Today's edition of quick hits:
* Iraq: "Iraq's major parties initially thought they had a deal ready when they sat down Tuesday to form a new government, but the effort collapsed in factional acrimony in less than half an hour."
* Israel: 'Tens of thousands of Israelis gathered Tuesday for a funeral service for three teenagers whose bodies were found Monday, two weeks after they disappeared in a kidnapping Israel has accused the militant Islamist group Hamas of carrying out. Prime Minister Benjamin Netanyahu ... summoned his security cabinet Tuesday night to discuss Israel's response, hours after Israeli aircraft pounded dozens of targets in Gaza."
* Ukraine: "The simmering standoff in eastern Ukraine exploded in heavy fighting early Tuesday, with ground assaults and air bombardments by government forces throughout the region, including heavy artillery shelling around the rebel-controlled city of Slovyansk."
* Iraq news from late yesterday: "President Obama told Congress on Monday that he is deploying about 200 more troops to Iraq to bolster security at the U.S. Embassy and airport in Baghdad. These and previously announced forces are being sent 'for the purpose of protecting U.S. citizens and property, if necessary, and (are) equipped for combat,' Obama said in a letter to Congress required under the U.S. War Powers Resolution."
* Gun violence: "Whatever then transpired between the man, Cameron Waithe, 54, and the management of C&A Iron Works, erupted into violence shortly after 11 a.m., the police said, with at least five gunshots clattering through the space, with two workers wounded and the rest fleeing for safety."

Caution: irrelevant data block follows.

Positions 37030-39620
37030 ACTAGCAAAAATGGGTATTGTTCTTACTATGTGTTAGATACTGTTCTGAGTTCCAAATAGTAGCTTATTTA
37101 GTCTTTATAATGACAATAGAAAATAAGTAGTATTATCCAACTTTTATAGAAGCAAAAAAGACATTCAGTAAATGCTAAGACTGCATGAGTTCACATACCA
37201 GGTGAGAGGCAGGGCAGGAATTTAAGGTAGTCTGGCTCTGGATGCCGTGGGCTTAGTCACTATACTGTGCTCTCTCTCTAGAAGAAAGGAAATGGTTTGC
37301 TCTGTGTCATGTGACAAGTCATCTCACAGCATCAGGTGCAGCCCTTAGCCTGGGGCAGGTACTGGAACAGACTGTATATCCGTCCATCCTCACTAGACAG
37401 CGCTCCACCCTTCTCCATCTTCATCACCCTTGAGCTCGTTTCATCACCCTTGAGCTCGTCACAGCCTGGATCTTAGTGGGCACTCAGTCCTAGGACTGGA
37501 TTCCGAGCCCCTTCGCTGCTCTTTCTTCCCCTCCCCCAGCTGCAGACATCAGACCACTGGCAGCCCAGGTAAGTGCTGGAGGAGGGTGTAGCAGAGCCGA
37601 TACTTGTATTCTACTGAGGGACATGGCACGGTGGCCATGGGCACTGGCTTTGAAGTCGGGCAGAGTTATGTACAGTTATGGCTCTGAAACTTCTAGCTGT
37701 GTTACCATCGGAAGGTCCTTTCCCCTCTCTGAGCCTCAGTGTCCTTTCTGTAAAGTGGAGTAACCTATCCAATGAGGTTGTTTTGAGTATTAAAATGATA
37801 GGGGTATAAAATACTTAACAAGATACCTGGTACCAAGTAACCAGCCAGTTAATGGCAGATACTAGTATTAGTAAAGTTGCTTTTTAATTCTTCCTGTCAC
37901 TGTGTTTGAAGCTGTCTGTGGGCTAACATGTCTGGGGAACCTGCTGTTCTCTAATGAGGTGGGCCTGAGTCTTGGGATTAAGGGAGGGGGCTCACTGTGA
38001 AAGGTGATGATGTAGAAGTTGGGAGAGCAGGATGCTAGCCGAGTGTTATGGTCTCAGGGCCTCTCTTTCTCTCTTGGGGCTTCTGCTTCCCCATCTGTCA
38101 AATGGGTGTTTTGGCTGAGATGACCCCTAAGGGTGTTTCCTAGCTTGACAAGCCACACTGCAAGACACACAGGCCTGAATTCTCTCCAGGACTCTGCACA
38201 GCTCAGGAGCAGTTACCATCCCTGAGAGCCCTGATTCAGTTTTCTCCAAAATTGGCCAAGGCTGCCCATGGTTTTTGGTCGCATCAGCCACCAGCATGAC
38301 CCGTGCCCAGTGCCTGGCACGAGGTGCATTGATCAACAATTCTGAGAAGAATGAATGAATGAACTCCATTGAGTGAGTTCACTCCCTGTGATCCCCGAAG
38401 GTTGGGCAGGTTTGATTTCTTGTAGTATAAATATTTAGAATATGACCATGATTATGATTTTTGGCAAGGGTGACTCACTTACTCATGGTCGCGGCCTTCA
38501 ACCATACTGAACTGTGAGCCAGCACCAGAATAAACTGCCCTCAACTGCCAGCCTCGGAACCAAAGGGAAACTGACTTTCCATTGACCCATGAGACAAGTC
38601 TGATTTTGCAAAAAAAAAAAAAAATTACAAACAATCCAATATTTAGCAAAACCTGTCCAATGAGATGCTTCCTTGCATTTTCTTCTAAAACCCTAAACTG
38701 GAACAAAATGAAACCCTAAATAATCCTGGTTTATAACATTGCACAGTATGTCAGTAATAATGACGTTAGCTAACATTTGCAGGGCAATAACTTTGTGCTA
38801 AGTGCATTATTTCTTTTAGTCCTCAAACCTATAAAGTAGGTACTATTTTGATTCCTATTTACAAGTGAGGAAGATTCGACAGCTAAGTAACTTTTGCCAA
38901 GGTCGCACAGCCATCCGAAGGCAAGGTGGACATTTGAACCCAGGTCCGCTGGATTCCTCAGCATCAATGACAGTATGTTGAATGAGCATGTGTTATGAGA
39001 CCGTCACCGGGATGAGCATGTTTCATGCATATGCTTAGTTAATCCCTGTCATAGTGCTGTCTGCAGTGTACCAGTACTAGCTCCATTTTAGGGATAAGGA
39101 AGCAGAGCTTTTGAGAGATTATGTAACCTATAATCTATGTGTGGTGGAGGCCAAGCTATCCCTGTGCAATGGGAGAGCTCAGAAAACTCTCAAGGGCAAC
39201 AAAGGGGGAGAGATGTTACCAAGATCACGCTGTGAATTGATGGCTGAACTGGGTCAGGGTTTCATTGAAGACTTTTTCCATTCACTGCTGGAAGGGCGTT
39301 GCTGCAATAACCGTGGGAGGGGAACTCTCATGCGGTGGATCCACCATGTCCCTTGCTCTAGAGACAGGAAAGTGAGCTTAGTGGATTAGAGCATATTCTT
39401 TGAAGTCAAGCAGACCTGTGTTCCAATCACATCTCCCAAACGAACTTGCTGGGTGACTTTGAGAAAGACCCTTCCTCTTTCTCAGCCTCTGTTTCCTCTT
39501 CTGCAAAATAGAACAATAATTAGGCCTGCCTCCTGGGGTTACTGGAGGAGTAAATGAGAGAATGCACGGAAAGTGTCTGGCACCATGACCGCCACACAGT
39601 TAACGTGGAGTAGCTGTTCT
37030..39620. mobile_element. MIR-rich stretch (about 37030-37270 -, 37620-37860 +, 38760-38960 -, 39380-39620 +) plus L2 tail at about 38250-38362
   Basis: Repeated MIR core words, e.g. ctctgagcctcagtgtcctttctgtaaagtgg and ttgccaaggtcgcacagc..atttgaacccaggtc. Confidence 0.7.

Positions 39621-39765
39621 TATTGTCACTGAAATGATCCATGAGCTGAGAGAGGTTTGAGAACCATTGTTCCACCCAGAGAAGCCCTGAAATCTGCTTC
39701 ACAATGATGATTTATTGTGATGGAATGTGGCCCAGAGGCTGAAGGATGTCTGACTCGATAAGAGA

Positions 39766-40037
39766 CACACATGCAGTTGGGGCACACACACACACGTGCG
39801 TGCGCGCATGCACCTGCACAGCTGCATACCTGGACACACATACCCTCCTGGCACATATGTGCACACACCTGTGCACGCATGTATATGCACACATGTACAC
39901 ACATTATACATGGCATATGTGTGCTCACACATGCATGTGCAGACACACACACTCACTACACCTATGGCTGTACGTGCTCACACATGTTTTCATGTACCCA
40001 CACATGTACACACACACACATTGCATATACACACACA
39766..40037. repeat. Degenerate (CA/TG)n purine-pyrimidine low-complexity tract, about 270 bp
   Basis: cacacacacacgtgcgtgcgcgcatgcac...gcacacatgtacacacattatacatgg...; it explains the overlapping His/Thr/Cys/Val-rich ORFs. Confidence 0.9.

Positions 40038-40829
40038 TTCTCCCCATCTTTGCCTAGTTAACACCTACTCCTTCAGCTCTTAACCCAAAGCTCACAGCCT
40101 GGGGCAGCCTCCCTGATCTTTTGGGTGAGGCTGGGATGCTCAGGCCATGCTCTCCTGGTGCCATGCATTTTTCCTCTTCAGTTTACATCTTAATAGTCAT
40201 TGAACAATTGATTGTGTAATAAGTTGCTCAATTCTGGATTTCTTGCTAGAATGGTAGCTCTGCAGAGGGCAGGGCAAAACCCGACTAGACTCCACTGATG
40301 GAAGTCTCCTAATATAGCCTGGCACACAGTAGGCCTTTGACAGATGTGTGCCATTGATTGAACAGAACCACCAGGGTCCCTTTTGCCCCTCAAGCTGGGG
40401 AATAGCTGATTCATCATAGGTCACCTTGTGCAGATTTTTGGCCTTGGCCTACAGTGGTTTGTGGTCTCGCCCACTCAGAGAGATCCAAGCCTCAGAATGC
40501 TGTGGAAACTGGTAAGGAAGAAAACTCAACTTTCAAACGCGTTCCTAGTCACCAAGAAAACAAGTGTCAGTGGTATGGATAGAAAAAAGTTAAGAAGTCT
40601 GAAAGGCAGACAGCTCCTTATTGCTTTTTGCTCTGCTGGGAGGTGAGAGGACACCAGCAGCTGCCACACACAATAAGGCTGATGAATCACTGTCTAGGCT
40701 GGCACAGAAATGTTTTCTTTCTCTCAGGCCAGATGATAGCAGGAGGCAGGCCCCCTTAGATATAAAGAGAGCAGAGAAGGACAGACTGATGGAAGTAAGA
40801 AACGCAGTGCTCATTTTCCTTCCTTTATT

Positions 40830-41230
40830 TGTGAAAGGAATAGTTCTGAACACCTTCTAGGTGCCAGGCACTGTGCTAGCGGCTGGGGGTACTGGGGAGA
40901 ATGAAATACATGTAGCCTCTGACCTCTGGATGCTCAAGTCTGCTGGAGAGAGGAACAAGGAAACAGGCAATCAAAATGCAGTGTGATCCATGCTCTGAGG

* Adm. Michelle J. Howard's breakthrough: "The ceremony included a bit of comedy, but there was no denying the significance: For the first time in its history, the Navy promoted a woman on Tuesday to become a four-star admiral."
* Mississippi: "Supporters of Mississippi state Sen. Chris McDaniel (R) are hinting at a specific plan to cast doubt about the results of the primary runoff election in which he lost to incumbent Sen. Thad Cochran (R-MS), even if the state has no provision for triggering a recount of the election."
* Net neutrality: "Senate Judiciary Committee Chairman Patrick Leahy (D-Vt.) said Tuesday that a plan to allow some companies to pay for 'fast lanes' on the Internet 'runs contrary to every principle I believe the Internet was based on.' Leahy made the comments as part of a field hearing in Burlington, Vt., with Rep. Peter Welch (D-Vt.)."
* Miraculously, Charles Krauthammer managed to change his mind about the scourge of "judicial activism" after the Affordable Care Act became law.
* Here's hoping George Will is paying attention: "Lisa Sendrow, whose experience of college sexual assault was dismissed by The Washington Post's George Will, slammed the columnist for silencing the voices of survivors and rejected the idea she received any privileges from her status as a survivor, as Will suggested. Instead, she said she was diagnosed with PTSD following her assault and received violent threats after her story was first reported."
* Maybe it's time for the right to stop floating this guy's name as a credible presidential candidate: "In his keynote speech at the National Organization for Marriage's March for Marriage gala last week, Dr. Ben Carson explained how Marxists are using LGBT rights to destroy American unity and impose the 'New World Order.'"
Anything to add? Consider this an open thread.